Last week on my blog
, I talked about Siobhan Dowd, who died far too soon, and left two manuscripts behind. I read one of them: Bog Child
, Edgar nominee this year. I was careful not to let the fact that Ms. Dowd was no more cloud my opinion of this book. The point of my reading all the YA Edgar nominees was, after all, to take an honest look at YA mysteries. Heartbreaking stories aside.
So I cleared my head and began reading. Bog Child
is set in the eighties, in Ireland, during the time of the Troubles. We’re knee-high in Irish/British politics, right along with Fergus, who’s preparing to take his exams (A-levels, for those of you familiar with the school system over there): stress #1. Then along with his uncle, he finds a buried body in the bog: stress #2. It’s the body of a child, later revealed from 80 A.D., and an archeologist comes in with her pretty-but-troubled teenaged daughter (stress #3) to examine and study the remains.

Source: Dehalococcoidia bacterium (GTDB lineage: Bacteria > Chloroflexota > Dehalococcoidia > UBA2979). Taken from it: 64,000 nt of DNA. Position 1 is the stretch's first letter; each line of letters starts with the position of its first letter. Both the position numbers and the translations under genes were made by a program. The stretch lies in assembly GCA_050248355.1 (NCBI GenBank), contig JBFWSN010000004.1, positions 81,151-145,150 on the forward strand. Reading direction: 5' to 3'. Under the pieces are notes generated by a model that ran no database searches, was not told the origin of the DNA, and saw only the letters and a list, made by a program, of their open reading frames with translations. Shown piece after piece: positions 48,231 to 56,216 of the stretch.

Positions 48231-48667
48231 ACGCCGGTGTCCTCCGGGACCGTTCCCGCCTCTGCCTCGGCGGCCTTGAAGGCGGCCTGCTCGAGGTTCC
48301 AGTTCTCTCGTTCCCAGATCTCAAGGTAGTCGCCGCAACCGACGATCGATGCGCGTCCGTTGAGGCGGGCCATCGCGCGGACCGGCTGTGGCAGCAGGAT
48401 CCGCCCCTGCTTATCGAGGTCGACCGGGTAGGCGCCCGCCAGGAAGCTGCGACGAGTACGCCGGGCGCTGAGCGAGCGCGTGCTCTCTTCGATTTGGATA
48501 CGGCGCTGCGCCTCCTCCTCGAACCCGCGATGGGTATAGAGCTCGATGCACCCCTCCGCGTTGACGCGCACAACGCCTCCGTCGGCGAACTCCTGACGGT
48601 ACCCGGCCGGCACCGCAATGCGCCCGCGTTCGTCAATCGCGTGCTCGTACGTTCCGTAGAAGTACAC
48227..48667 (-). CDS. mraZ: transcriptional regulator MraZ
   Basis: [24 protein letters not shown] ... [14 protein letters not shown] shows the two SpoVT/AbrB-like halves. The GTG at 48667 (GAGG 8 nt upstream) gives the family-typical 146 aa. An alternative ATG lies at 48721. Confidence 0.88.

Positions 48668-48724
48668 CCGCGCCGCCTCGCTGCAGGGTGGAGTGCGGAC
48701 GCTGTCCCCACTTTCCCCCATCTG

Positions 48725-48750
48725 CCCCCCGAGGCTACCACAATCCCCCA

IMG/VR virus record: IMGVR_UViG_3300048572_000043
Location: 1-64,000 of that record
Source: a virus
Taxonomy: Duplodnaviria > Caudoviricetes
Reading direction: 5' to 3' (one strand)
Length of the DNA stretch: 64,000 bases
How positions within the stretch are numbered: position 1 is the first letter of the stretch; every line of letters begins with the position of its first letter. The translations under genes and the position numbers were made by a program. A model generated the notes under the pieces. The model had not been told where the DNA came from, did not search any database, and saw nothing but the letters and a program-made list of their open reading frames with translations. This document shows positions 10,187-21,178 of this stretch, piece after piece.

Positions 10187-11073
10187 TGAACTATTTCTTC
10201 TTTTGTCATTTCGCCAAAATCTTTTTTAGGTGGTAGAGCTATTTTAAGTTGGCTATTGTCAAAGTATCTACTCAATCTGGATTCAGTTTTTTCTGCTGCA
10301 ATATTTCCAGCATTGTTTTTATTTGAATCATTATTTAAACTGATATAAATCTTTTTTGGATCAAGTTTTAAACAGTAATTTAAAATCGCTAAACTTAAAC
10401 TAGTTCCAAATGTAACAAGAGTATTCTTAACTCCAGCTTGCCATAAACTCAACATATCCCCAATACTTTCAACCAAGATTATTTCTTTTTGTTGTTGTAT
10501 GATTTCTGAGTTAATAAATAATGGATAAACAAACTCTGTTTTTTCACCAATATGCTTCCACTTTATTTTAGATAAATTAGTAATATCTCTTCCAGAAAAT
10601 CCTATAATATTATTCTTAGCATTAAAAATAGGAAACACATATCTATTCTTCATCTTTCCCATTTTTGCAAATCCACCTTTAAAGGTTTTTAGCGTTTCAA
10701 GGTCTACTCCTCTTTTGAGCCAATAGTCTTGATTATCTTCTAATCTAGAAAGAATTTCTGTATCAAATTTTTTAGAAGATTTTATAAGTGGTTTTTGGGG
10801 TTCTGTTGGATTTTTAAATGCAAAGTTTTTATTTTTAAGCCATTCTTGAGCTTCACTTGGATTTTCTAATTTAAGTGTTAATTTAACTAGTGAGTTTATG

Meanwhile (thought we were done, huh?) Fergus’ brother Joe is in prison for his IRA activities, and has just become part of the hunger strike aimed to get the prisoners special status from Thatcher (remember her? I wish I didn’t…). And no one in the family, including Fergus, seems to be able to persuade Joe to eat: stress #4. To make things worse, his brother’s old friend is pressuring Fergus to run packages across the British-controlled border: stress #5.
It took me a chapter or two to get spun up on the IRA/eighties politics. I was hairbrush singing along with Madonna right around the time this hunger strike was happening, after all. And I can imagine an American teen might have some trouble grasping the book too—though a challenge is not a bad thing. However, once I got my bearings reading this book, it completely sucked me in. The writing is great—lots of showing, no telling. Fergus is easy to relate to: he has his plate full, and just wants to get the hell out of Ireland and become a doctor.
This book has so many layers (see all the above-mentioned stresses), it would have been easy for the story to feel scattered. But reading Bog Child
was like listening to an orchestra, with the author as the brilliant conductor. It was perfect.
But… In context of the Edgar nomination, I have to say that the mystery component was, in my opinion, not strong enough to warrant a win, and I’m even not persuaded it should’ve been nominated, despite the brilliance. This is not a mystery—not even crime fiction, even, unless you reaaaaallly stretch the term. Yes, there’s a dead body with a mystery. But it just doesn’t fit the genre beyond that.
You must, must, must
read this book. It sings.